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The bench scientist's guide to statistical analysis of RNA-Seq data

Craig R Yendrek1*, Elizabeth A Ainsworth12 and Jyothi Thimmapuram34

Author Affiliations

1 USDA ARS Global Change and Photosynthesis Research Unit, 1201 W. Gregory Drive, Urbana, IL 61801, USA

2 Department of Plant Biology, University of Illinois, Urbana-Champaign, Urbana, IL, 61801, USA

3 Roy J. Carver Biotechnology Center, University of Illinois, Urbana-Champaign, Urbana, IL, 61801, USA

4 Current Address: Bioinformatics Core, Discovery Park, Purdue University, West Lafayette, IN, 47907, USA

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BMC Research Notes 2012, 5:506  doi:10.1186/1756-0500-5-506

Published: 14 September 2012



RNA sequencing (RNA-Seq) is emerging as a highly accurate method to quantify transcript abundance. However, analyses of the large data sets obtained by sequencing the entire transcriptome of organisms have generally been performed by bioinformatics specialists. Here we provide a step-by-step guide and outline a strategy using currently available statistical tools that results in a conservative list of differentially expressed genes. We also discuss potential sources of error in RNA-Seq analysis that could alter interpretation of global changes in gene expression.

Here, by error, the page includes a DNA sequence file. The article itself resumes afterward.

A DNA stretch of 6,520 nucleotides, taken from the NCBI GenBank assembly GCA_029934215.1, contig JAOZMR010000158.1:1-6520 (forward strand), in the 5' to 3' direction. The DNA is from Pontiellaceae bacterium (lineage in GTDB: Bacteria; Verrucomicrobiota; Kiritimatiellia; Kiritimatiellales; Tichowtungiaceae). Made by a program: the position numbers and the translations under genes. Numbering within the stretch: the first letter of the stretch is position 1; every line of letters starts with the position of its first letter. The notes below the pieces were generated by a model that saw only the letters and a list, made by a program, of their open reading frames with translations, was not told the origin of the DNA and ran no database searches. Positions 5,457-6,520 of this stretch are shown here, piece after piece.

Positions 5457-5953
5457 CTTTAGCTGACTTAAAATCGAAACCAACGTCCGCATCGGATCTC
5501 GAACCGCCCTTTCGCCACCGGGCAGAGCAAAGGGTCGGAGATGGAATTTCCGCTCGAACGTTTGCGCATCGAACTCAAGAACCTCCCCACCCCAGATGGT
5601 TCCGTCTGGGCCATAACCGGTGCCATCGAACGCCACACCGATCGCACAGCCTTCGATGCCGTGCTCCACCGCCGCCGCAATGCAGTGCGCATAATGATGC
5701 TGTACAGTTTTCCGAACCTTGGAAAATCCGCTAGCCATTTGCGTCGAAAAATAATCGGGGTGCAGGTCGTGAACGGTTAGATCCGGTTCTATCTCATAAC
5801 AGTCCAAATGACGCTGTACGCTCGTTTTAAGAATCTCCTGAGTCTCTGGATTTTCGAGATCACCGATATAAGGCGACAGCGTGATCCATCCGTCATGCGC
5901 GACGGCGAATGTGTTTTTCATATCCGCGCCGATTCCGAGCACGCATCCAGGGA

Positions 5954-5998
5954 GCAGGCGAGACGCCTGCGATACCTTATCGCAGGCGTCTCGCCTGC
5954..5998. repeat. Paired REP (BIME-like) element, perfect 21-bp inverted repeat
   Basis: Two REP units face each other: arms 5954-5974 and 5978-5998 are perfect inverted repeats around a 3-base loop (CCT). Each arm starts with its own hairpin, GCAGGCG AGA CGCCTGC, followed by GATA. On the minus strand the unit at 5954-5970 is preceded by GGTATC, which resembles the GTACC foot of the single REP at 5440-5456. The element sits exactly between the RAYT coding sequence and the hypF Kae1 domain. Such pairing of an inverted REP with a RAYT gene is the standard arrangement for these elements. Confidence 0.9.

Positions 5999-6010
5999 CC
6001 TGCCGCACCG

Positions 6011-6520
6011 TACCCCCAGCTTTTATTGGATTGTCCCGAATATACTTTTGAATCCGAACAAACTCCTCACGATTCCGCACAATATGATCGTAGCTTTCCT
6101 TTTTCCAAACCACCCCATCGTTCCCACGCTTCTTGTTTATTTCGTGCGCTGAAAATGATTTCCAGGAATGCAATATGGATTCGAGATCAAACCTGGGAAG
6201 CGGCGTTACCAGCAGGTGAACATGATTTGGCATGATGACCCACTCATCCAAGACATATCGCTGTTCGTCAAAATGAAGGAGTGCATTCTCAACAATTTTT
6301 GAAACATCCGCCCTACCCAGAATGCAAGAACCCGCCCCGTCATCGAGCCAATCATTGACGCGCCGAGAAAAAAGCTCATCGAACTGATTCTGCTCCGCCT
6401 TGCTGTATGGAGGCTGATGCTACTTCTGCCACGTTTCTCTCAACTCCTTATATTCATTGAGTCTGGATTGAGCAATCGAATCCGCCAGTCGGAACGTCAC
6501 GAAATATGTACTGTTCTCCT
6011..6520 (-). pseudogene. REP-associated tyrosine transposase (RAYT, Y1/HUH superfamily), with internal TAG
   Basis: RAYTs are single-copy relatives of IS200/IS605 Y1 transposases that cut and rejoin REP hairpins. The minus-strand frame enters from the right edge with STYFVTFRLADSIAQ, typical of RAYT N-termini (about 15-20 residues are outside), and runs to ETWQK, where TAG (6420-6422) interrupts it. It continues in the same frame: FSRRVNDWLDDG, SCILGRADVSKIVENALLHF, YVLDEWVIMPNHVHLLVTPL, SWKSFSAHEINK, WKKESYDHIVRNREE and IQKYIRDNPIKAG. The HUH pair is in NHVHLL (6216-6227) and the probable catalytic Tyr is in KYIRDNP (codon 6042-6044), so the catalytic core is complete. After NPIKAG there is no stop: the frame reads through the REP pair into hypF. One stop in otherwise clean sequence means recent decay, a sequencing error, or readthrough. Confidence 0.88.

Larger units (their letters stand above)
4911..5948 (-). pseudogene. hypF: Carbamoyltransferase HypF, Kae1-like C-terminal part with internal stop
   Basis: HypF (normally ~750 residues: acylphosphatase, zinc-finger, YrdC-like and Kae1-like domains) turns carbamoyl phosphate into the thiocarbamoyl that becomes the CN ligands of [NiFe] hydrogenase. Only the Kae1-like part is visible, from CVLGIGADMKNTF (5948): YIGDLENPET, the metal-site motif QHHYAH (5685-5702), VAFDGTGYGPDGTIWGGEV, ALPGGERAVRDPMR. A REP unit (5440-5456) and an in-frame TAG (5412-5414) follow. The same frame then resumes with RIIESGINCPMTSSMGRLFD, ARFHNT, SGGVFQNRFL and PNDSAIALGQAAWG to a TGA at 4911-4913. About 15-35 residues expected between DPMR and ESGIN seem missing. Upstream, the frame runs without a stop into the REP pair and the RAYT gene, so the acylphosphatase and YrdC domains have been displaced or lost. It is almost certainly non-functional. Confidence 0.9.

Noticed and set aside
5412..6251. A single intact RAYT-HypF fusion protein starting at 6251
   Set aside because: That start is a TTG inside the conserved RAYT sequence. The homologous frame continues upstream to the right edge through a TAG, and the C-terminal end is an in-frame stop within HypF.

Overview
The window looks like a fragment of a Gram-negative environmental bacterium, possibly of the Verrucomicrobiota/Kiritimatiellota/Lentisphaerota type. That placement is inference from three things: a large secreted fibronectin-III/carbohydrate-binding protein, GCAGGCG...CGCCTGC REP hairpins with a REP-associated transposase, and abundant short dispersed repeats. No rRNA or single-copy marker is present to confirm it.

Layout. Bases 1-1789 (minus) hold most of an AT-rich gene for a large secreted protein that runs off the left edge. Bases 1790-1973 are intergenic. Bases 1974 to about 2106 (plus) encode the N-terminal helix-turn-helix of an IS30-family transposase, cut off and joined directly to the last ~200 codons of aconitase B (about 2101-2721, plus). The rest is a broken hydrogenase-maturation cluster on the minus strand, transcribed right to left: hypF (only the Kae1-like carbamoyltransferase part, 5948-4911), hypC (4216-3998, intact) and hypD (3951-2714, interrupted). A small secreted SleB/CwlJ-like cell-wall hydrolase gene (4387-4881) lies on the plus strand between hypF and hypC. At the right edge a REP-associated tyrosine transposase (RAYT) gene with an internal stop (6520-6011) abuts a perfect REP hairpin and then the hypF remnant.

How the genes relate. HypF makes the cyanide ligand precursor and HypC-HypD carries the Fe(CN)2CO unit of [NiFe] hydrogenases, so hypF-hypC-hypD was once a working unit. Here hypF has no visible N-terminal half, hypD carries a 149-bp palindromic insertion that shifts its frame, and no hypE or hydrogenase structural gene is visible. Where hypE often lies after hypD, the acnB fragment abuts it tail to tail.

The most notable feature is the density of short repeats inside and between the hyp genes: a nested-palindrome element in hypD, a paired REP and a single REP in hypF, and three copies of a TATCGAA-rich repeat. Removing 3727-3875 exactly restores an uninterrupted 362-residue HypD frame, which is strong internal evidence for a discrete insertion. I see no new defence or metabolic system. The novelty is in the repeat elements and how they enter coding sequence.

When comparing statistical tools, the negative binomial distribution-based methods, edgeR and DESeq, respectively identified 11,995 and 11,317 differentially expressed genes from an RNA-seq dataset generated from soybean leaf tissue grown in elevated O3. However, the number of genes in common between these two methods was only 10,535, resulting in 2,242 genes determined to be differentially expressed by only one method. Upon analysis of the non-significant genes, several limitations of these analytic tools were revealed, including evidence for overly stringent parameters for determining statistical significance of differentially expressed genes as well as increased type II error for high abundance transcripts.


Because of the high variability between methods for determining differential expression of RNA-Seq data, we suggest using several bioinformatics tools, as outlined here, to ensure that a conservative list of differentially expressed genes is obtained. We also conclude that despite these analytical limitations, RNA-Seq provides highly accurate transcript abundance quantification that is comparable to qRT-PCR.

RNA-Seq; Differential Expression; Statistical analysis